Review of Walter Laqueur's Fascism: Past, Present Future (New York, Oxford University Press, 1996); Roger Eatwell's Fascism: A History (New York: Allen Lane, 1996).
Three secular political creeds have claimed the souls and loyalties of men in the twentieth century: liberalism, communism, and fascism. Liberalism has been identified with capitalism, which communism rejected, while fascism could be and has been characterized as both capitalist and anti-capitalist. Communism equated capitalism (and therefore liberalism) with fascism; fascism defined itself in opposition to both liberalism and communism; and liberalism fought each of the other two in turn, sharing its victory over fascism with the Soviet communists in 1945, and forty-five years later watching Soviet communism expire of natural causes, perhaps aided somewhat by the exertions of the Cold War. But just as the collapse of the Soviet empire has not meant that communism is dead and buried, neither did the defeat and partition of Nazi Germany spell the end of fascism.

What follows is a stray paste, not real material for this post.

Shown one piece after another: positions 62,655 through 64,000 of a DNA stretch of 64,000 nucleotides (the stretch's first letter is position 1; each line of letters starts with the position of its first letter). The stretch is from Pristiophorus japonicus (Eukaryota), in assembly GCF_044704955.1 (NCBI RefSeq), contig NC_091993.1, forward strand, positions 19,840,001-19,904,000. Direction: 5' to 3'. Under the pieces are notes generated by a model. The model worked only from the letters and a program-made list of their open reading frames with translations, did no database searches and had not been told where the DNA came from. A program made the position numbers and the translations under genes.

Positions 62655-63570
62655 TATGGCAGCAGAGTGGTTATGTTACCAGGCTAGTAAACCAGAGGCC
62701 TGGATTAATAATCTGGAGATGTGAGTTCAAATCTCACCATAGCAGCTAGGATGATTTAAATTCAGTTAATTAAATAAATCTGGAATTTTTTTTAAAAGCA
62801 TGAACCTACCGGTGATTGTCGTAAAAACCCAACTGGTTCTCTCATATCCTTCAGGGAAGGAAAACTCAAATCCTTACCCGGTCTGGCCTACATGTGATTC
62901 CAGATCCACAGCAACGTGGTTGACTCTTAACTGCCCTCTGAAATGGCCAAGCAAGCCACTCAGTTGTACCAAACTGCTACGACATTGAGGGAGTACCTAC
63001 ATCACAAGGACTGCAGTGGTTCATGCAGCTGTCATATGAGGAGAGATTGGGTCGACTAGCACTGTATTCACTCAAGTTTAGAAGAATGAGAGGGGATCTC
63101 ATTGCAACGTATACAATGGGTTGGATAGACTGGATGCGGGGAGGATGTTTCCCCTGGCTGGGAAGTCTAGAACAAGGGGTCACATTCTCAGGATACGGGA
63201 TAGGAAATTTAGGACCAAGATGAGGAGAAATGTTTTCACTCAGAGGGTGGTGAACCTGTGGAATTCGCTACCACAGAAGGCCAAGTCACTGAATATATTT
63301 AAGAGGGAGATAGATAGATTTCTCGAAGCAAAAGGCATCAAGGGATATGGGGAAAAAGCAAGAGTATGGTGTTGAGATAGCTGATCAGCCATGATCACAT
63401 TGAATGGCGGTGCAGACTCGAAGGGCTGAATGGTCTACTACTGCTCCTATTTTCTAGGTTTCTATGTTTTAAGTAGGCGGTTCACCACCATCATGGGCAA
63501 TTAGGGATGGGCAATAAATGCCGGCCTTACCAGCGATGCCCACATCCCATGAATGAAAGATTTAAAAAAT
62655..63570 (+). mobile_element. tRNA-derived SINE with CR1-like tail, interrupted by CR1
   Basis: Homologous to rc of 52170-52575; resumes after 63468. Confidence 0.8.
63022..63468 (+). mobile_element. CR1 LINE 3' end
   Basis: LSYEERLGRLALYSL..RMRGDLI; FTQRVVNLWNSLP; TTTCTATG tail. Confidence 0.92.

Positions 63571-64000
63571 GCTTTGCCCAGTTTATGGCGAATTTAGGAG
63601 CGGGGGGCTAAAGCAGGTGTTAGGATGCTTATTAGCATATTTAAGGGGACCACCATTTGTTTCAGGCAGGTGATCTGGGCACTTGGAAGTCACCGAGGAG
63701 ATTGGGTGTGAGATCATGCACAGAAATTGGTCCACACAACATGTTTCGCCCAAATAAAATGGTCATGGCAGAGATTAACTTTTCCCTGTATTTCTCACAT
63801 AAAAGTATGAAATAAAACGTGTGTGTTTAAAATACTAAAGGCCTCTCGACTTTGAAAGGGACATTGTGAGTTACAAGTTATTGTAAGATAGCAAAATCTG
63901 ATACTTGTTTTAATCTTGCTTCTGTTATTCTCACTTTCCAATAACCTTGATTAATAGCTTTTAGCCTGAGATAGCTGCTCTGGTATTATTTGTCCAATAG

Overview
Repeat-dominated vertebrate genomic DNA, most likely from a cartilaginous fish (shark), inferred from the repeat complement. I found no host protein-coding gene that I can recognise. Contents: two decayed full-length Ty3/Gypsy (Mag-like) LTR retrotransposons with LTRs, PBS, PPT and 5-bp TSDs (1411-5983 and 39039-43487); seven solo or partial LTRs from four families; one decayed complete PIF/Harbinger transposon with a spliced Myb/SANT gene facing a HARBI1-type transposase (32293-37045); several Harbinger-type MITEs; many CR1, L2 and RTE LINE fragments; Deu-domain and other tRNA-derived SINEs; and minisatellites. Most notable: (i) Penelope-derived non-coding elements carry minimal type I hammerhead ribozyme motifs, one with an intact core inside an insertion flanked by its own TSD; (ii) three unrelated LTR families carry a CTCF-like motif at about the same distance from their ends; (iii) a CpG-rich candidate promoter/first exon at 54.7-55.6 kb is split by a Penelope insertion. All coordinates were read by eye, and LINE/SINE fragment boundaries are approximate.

At the end of the twentieth century, liberalism again faces a hostile and frightening world. It is frightening, among other things, because we (those who uphold the virtues of liberalism, that is) are unsure of the nature of the enemy. The enemy we knew so well is disabled, and so we feel that the threat must come from another direction. Feeling secure on the Left flank, we naturally turn our attention to the Right. This explains the renewed interest in fascism.